But, the lecture has a very, very strange ending.

At 1hr 06.51 into the video he shows the slide reproduced on the left below and says: “Okay and here’s a picture on which I will not further comment. That’s the last thing I want to show you. I thank you very much for your patience.”

Leila Schneps has a page with pictures on her website, including 3 pictures of her house, and then the one on the right above, merely described as ‘Another house’.

And then there’s this paragraph from Roy Lisker’s (him again) Travelogue-France (March 8-April 5, 2005) part 2

“I left the IHP around 11 to return to the CNRS research center at 175 rue du Chevaleret. Pierre Lochak and I discussed the possibility of my going to the town of St. Giron outside of Toulouse to make another impromptu visit to La Maison d’Alexandre Grothendieck.”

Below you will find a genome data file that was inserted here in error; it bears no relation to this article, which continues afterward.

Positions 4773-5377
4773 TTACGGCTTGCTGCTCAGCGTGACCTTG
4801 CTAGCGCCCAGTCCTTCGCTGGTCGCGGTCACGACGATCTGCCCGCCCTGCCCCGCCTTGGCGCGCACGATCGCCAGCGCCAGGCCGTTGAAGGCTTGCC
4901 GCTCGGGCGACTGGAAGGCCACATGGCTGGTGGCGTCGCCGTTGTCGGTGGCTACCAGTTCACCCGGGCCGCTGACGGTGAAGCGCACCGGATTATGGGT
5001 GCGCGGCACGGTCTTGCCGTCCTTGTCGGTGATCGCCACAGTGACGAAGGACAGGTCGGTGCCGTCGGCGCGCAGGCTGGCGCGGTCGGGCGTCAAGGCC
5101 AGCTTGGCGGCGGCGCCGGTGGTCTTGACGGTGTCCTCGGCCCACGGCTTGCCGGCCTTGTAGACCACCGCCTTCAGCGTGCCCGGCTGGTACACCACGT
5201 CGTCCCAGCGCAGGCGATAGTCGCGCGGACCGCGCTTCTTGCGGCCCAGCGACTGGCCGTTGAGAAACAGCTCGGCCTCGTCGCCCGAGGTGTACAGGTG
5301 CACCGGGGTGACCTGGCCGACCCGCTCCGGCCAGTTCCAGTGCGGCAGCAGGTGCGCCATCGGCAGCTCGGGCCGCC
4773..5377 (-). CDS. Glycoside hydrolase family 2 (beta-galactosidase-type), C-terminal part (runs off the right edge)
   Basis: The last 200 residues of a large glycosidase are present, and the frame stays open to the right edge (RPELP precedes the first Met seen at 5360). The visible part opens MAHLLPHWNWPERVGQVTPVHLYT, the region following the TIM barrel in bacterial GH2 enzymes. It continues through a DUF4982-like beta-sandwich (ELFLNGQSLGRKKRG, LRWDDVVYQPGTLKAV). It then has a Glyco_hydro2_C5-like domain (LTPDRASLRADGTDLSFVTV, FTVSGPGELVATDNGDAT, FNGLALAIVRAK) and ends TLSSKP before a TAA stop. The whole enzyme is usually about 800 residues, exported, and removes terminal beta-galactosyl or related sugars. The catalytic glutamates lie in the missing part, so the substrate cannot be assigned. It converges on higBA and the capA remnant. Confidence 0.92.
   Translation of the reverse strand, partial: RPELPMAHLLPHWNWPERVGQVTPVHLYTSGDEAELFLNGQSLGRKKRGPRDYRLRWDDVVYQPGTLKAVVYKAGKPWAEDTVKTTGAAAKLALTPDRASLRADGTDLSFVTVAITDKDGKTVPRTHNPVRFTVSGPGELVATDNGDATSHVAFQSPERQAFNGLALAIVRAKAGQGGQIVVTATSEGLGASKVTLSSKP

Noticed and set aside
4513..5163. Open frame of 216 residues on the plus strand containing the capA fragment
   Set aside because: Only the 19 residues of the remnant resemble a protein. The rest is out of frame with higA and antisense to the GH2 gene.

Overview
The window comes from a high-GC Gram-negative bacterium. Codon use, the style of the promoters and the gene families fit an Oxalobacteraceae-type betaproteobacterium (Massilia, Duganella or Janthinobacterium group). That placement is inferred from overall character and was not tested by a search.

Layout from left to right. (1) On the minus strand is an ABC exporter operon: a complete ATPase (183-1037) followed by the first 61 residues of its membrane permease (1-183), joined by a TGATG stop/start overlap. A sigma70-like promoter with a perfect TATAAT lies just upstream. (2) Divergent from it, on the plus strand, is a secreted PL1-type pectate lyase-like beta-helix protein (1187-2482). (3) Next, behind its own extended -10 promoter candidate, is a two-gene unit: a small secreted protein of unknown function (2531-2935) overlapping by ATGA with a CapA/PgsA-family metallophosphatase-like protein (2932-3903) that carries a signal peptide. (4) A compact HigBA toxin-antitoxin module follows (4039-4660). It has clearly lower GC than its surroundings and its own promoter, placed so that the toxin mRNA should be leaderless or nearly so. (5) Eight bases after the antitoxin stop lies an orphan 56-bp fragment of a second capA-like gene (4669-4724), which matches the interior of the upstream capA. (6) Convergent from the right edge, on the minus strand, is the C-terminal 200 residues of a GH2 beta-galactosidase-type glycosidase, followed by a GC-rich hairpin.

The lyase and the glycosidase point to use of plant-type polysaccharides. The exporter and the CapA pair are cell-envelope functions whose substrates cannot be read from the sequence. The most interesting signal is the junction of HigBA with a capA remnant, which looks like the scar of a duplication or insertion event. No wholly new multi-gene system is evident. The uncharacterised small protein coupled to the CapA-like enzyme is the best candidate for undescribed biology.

So, here we have three founding members of the Grothendieck circle linking publicly to the same picture of that one place they want to keep secret at all cost?

Dream on!

If you followed this series at all and have looked at the pictures of Grothendieck’s houses in Mormoiron or Villecun it is hard to imagine him living in a bourgeois-house, dating from the end of the 19th century, in a medium-sized market-town.

Still, it is quite likely that the picture is indeed taken in Saint-Girons, on some saturday in 1996 when Leila and Pierre bumped into Grothendieck on the market in Saint-Girons.

After all, Saint-Girons is the market-town closest to the final Grothendieck-spot…

Added after Grothendieck’s death on november 13th 2014: Here I got things wrong. For example, from the article La vie secrète d’un génie des maths à Lasserre it is clear that ‘another house’ is indeed Grothendieck’s last house, and it is not situated in Saint-Girons, but in the nearby village Lasserre.

Previous in this series:
un petit village de l’Ariège